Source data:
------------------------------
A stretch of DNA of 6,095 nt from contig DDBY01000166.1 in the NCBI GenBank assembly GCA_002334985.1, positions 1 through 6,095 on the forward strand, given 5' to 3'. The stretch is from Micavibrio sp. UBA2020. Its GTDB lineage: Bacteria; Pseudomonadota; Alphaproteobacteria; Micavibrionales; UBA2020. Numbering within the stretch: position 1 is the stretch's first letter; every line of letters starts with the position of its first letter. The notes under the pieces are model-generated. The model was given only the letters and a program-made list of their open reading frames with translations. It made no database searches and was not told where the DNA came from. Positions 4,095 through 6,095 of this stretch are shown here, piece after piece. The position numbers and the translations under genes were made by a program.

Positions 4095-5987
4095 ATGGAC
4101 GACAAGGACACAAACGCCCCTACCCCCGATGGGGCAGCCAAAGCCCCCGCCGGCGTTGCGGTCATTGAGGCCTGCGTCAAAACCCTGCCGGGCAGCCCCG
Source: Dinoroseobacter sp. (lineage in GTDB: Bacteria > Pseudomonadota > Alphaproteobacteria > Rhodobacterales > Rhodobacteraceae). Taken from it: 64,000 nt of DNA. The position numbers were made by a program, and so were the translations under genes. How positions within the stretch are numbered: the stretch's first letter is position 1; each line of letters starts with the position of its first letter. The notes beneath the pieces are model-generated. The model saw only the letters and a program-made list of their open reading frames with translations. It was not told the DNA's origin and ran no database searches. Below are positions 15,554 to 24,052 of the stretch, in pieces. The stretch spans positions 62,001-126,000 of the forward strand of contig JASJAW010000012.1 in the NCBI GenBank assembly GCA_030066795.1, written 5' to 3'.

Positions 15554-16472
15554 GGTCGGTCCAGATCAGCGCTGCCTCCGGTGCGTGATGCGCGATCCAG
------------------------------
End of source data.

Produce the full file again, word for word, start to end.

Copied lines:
A stretch of DNA of 6,095 nt from contig DDBY01000166.1 in the NCBI GenBank assembly GCA_002334985.1, positions 1 through 6,095 on the forward strand, given 5' to 3'. The stretch is from Micavibrio sp. UBA2020. Its GTDB lineage: Bacteria; Pseudomonadota; Alphaproteobacteria; Micavibrionales; UBA2020. Numbering within the stretch: position 1 is the stretch's first letter; every line of letters starts with the position of its first letter. The notes under the pieces are model-generated. The model was given only the letters and a program-made list of their open reading frames with translations. It made no database searches and was not told where the DNA came from. Positions 4,095 through 6,095 of this stretch are shown here, piece after piece. The position numbers and the translations under genes were made by a program.

Positions 4095-5987
4095 ATGGAC
4101 GACAAGGACACAAACGCCCCTACCCCCGATGGGGCAGCCAAAGCCCCCGCCGGCGTTGCGGTCATTGAGGCCTGCGTCAAAACCCTGCCGGGCAGCCCCG
Source: Dinoroseobacter sp. (lineage in GTDB: Bacteria > Pseudomonadota > Alphaproteobacteria > Rhodobacterales > Rhodobacteraceae). Taken from it: 64,000 nt of DNA. The position numbers were made by a program, and so were the translations under genes. How positions within the stretch are numbered: the stretch's first letter is position 1; each line of letters starts with the position of its first letter. The notes beneath the pieces are model-generated. The model saw only the letters and a program-made list of their open reading frames with translations. It was not told the DNA's origin and ran no database searches. Below are positions 15,554 to 24,052 of the stretch, in pieces. The stretch spans positions 62,001-126,000 of the forward strand of contig JASJAW010000012.1 in the NCBI GenBank assembly GCA_030066795.1, written 5' to 3'.

Positions 15554-16472
15554 GGTCGGTCCAGATCAGCGCTGCCTCCGGTGCGTGATGCGCGATCCAG